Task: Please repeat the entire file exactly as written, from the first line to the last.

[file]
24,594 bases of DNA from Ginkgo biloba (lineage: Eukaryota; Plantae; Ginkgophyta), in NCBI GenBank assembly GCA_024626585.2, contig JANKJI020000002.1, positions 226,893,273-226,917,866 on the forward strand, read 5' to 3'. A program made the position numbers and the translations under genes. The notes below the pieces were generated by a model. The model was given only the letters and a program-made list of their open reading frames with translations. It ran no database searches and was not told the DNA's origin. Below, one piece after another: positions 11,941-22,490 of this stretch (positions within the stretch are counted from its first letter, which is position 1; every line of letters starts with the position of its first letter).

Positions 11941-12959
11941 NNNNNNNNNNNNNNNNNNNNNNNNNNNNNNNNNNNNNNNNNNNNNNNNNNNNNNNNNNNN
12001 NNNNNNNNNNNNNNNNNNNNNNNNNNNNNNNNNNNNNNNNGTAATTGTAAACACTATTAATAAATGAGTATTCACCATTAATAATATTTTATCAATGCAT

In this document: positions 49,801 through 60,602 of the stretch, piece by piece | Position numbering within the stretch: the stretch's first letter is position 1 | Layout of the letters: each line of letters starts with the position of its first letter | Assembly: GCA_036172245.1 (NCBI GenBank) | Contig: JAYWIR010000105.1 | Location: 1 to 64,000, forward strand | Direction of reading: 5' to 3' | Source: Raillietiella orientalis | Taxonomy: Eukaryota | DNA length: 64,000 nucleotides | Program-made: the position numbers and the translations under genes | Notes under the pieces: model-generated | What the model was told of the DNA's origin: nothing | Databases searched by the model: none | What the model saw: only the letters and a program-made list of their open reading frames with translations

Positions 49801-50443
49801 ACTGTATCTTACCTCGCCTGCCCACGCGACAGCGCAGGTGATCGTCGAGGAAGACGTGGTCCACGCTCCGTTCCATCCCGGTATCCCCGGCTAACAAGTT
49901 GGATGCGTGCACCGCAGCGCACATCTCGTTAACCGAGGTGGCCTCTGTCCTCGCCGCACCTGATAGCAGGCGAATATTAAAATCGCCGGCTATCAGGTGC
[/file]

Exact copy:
24,594 bases of DNA from Ginkgo biloba (lineage: Eukaryota; Plantae; Ginkgophyta), in NCBI GenBank assembly GCA_024626585.2, contig JANKJI020000002.1, positions 226,893,273-226,917,866 on the forward strand, read 5' to 3'. A program made the position numbers and the translations under genes. The notes below the pieces were generated by a model. The model was given only the letters and a program-made list of their open reading frames with translations. It ran no database searches and was not told the DNA's origin. Below, one piece after another: positions 11,941-22,490 of this stretch (positions within the stretch are counted from its first letter, which is position 1; every line of letters starts with the position of its first letter).

Positions 11941-12959
11941 NNNNNNNNNNNNNNNNNNNNNNNNNNNNNNNNNNNNNNNNNNNNNNNNNNNNNNNNNNNN
12001 NNNNNNNNNNNNNNNNNNNNNNNNNNNNNNNNNNNNNNNNGTAATTGTAAACACTATTAATAAATGAGTATTCACCATTAATAATATTTTATCAATGCAT

In this document: positions 49,801 through 60,602 of the stretch, piece by piece | Position numbering within the stretch: the stretch's first letter is position 1 | Layout of the letters: each line of letters starts with the position of its first letter | Assembly: GCA_036172245.1 (NCBI GenBank) | Contig: JAYWIR010000105.1 | Location: 1 to 64,000, forward strand | Direction of reading: 5' to 3' | Source: Raillietiella orientalis | Taxonomy: Eukaryota | DNA length: 64,000 nucleotides | Program-made: the position numbers and the translations under genes | Notes under the pieces: model-generated | What the model was told of the DNA's origin: nothing | Databases searched by the model: none | What the model saw: only the letters and a program-made list of their open reading frames with translations

Positions 49801-50443
49801 ACTGTATCTTACCTCGCCTGCCCACGCGACAGCGCAGGTGATCGTCGAGGAAGACGTGGTCCACGCTCCGTTCCATCCCGGTATCCCCGGCTAACAAGTT
49901 GGATGCGTGCACCGCAGCGCACATCTCGTTAACCGAGGTGGCCTCTGTCCTCGCCGCACCTGATAGCAGGCGAATATTAAAATCGCCGGCTATCAGGTGC